Equitable economic opportunity would be wonderful, but if open data fuels economic growth in the aggregate, won't it just be contributing to destruction of the ecosystems (through resource use and pollution) that the economy depends on?
Dr. Ashish Manohar Urkude
Our family always supported free education, free knowledge, free healthcare to all and welfare of all, concept. The simple example and reason is given below.
Just, imagine, open access would not have been there, the concept of "ZERO" in mathematics would not have been out/ open to the world, from India. Then?
We're running computers on this concept only due to open open data policy only. Thus, open access to data, information and knowledge will lead to WISDOM and will definitely boost the global economy is what we feel. Hope this point will be covered in your all important discussion.
Dr. Ashish Manohar Urkude
Imagine a top B'School or T'School or E'School does a research and keeps copyright for 1000 years and none buy it. It will lose its relevance. Imagine, I as an individual right an article with all detailed data/ info/ knowledge/ wisdom / implementation strategy and put it on open access and countries implement those things and change for betterment of humanity. What will be useful? Obviously later. That's the impact of open data and access and transparency. What the use of your existence if your work is not useful to benefit this world?
Firmly back that simply because of the fact that in a Country like Cameroon, where I come from, there are many educated youths who have difficulties in accessing employment or exploiting entrepreneurial opportunities simply because of lack of information. Hence, increasing data accessibility will enhance economic growth and prosperity.
Way to use the internet to help people solve problems!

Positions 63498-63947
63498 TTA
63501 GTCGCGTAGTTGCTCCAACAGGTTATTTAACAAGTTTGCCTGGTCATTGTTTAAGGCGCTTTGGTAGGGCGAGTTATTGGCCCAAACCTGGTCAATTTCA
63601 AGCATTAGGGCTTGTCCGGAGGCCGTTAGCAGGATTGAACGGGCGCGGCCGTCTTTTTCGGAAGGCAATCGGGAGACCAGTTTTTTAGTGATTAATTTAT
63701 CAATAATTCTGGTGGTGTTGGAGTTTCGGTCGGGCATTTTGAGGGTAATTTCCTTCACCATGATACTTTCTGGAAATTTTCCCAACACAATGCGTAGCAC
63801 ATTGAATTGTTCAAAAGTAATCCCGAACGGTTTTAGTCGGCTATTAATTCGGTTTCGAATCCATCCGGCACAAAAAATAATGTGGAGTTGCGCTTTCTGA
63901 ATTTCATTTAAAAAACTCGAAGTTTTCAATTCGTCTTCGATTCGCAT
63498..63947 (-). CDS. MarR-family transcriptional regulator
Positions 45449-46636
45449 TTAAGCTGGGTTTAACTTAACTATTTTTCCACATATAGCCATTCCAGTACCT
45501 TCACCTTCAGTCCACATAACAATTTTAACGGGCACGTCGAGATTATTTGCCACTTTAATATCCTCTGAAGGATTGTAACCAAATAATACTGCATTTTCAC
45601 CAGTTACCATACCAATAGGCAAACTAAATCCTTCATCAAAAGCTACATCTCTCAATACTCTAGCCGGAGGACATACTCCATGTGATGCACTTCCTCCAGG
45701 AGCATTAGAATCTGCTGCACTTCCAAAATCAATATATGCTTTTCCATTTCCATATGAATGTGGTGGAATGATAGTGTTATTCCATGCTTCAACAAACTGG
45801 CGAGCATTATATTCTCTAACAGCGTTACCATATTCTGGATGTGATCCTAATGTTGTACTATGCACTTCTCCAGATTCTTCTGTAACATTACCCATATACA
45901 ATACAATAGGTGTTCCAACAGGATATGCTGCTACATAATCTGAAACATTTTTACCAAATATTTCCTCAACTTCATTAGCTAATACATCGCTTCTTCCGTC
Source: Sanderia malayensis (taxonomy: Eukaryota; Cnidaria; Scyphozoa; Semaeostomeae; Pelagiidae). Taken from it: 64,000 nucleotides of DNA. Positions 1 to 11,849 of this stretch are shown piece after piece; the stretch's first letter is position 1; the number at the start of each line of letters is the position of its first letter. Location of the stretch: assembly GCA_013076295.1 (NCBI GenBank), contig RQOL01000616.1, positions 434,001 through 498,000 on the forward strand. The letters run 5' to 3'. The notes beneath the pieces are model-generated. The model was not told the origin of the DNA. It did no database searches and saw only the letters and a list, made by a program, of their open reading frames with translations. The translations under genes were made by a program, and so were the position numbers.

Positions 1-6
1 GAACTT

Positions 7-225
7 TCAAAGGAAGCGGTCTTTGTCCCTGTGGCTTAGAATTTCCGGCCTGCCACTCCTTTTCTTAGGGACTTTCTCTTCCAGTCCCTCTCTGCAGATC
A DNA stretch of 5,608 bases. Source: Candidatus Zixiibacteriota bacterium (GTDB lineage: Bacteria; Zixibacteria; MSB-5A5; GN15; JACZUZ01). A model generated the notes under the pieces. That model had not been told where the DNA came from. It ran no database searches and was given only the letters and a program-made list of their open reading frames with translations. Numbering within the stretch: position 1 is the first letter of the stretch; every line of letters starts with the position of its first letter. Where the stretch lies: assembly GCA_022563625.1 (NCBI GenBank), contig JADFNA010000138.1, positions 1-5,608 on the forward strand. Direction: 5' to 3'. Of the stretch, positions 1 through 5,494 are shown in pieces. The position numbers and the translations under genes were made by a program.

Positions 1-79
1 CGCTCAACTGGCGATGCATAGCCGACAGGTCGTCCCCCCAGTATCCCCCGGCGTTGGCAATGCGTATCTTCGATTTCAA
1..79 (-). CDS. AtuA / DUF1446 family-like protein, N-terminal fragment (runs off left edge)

Adesulu Olatomiwa Martins
What can open data do to people (majority) living in underdeveloped countries or monoeconomy countries like our ?
How can we get access to grant available to SME around the world without territory challenges ?
"Open Data offers economic benefits that are estimated to be as much as $3 trillion a year globally, spawning new companies and increasing efficiency in sectors such as education, health, agriculture, energy and transport.", can I have a 'model' supporting this brilliant fact.
What are the basic requirements or qualifications for OPEN DATA to be established and to flourish in the Philippines?
will india achieve its benchmark GDP
Apart from information dissemination and subsequent accountability,how can open data be used to promote innovation and ease of doing business?
Thank you for your answer
Please share few examples in which fields Open data is explored and how it helping economy
The uptake of big data in developing countries is fast gaing grounds and providing young innovators with IT business opportunities. However, there's need for funding formulation and development of clear data use policies across all levels of big data applications for security of data, identity and ip. Kenya is one such country. Where's this support & what premium?
Is there any empirical evidence to support that open data led to economic development and employment? If yes, what are the areas that has been impacted the most? Is there any research study available?